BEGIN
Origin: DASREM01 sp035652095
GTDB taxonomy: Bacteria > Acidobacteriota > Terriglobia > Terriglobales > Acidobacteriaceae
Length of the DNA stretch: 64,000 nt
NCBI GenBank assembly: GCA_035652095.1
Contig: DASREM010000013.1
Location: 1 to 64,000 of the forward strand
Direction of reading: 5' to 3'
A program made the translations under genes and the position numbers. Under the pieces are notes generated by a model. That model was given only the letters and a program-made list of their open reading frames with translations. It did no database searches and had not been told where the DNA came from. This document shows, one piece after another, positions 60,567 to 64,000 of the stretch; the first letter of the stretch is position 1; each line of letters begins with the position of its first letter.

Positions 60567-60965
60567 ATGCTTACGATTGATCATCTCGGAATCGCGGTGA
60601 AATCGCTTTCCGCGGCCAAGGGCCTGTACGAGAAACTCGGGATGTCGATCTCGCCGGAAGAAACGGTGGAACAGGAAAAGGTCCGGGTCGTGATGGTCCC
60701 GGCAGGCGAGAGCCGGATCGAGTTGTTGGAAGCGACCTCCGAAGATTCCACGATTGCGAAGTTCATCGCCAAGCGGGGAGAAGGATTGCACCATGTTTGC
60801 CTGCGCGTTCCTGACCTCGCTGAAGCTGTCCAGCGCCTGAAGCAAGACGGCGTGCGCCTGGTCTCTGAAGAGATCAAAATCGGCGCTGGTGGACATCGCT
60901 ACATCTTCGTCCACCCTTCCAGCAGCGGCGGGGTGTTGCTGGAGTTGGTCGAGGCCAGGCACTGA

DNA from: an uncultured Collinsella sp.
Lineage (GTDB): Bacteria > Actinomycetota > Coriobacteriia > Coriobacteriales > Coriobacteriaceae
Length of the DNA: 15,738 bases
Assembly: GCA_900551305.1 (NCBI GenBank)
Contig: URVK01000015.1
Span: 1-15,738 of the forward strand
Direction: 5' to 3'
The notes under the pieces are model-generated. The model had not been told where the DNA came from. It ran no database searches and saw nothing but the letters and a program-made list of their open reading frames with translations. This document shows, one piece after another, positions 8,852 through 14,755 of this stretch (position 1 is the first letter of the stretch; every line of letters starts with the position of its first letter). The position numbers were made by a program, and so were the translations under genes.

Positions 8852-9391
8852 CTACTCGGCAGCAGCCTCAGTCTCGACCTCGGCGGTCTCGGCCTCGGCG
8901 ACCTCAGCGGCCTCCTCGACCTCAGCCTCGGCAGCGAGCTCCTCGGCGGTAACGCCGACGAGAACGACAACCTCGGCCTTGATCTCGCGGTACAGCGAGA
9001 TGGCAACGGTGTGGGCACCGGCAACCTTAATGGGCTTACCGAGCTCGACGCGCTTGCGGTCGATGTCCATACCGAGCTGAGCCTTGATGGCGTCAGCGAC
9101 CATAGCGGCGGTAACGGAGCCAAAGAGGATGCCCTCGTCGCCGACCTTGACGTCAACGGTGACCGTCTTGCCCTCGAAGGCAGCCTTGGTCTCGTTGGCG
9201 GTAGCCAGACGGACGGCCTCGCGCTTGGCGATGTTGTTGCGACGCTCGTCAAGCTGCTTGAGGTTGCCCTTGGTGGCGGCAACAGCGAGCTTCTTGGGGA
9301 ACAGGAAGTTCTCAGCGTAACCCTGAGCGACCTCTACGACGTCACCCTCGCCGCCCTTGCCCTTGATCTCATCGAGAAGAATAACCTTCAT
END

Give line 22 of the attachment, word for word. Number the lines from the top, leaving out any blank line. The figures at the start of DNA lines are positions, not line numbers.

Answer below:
The notes under the pieces are model-generated. The model had not been told where the DNA came from. It ran no database searches and saw nothing but the letters and a program-made list of their open reading frames with translations. This document shows, one piece after another, positions 8,852 through 14,755 of this stretch (position 1 is the first letter of the stretch; every line of letters starts with the position of its first letter). The position numbers were made by a program, and so were the translations under genes.